Students react to recent controversial performances from Beyonce and Kendrick Lamar

Lauren Rathmell Diversity Reporter

In less than two weeks, singer Beyonce and rapper Kendrick Lamar sparked controversy through social media with their recent performances.

After the release of her single “Formation,” Beyonce joined Coldplay and Bruno Mars at the Superbowl halftime show last week. At the 58th Grammys, Kendrick performed “The Blacker The Berry” and “Alright,” illustrating a new way to celebrate Black History Month.

In Lamar’s performance, he entered in with a blue jail uniform and shackled to a line of his male dancers, also in prison uniforms. His female came out in neon paint patterns in traditional African styles. His prison blues revealed the neon patterns as well, showing a sense of African pride.

“I thought the performance was deeply powerful,” junior fine arts major Chloe Fuzzell said, “Having pride in your heritage is important, and it’s part of being in this country.”

Kendrick’s performance has received praises from celebrities like Justin Timberlake to a tweet from The White House. 

During her Superbowl performance, Beyonce donned a military-style outfit, reminiscent style of clothing worn by the Black Panthers.

“I feel like the (social media outrage) was expected,” said senior communication studies major Tiffany McMullen. “Obviously that’s what they were going for when they chose their outfits and the color scheme.”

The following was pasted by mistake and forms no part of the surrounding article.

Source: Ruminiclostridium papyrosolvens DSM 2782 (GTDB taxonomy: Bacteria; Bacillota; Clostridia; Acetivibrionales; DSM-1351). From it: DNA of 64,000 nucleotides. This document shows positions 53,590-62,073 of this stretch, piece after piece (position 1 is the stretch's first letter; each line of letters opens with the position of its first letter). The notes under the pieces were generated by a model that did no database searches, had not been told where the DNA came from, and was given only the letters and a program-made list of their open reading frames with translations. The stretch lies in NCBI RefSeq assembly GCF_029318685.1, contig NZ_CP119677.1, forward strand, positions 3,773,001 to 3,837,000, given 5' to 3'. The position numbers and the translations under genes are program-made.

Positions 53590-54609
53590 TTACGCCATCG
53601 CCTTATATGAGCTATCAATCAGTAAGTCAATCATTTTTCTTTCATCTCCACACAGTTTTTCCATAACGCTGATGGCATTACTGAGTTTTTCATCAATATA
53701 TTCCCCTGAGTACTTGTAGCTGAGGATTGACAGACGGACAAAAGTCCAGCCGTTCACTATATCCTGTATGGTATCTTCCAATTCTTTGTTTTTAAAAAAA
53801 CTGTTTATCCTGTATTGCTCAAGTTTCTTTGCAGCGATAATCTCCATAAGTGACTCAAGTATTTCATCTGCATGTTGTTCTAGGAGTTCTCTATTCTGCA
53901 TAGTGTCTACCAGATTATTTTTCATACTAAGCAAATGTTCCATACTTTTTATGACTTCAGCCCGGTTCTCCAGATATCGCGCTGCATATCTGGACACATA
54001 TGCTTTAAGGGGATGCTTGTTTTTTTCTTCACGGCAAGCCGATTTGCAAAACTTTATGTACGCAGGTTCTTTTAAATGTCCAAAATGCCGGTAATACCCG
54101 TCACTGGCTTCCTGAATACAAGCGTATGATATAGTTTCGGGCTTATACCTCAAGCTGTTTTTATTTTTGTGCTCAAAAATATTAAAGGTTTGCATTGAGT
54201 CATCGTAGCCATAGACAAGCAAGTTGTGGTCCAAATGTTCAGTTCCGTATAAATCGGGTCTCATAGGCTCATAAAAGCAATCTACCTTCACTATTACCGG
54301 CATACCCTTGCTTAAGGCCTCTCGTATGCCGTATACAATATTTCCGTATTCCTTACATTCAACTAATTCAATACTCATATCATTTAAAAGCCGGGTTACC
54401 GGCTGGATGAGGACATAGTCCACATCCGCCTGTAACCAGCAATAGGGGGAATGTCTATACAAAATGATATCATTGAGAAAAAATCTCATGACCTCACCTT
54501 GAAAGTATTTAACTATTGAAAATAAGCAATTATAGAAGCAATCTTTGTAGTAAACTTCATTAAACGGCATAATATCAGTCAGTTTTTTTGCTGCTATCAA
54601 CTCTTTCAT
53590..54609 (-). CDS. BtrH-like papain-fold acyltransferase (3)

Senior physical education major Nick Johnson didn’t see an issue with the performance.

“Her job was to put on a show, and she did,” Johnson said. “I honestly don’t think she did anything wrong.”

Beyonce’s “Formation” and Kendrick’s “Alright” both glorifies and uplifts the black community with lyrics like “I like my Negro nose with Jackson Five nostrils” and “My knees get weak, and my gun might blow, but we gon’ be alright.”

Both racially charged performances raised controversy, but neither was very surprising. Presenting the last award for Record of the Year, Beyonce acknowledged the negative comments and dismissed them in a way that only Beyonce could do:

“Art is the unapologetic celebration through cultural expression,” she said. “It can impact people in a variety of ways, for different reasons, at different times. Some will react some will respond, and some will be moved.”

Lauren Rathmell is a diversity reporter for The Kent Stater. Contact her at [email protected].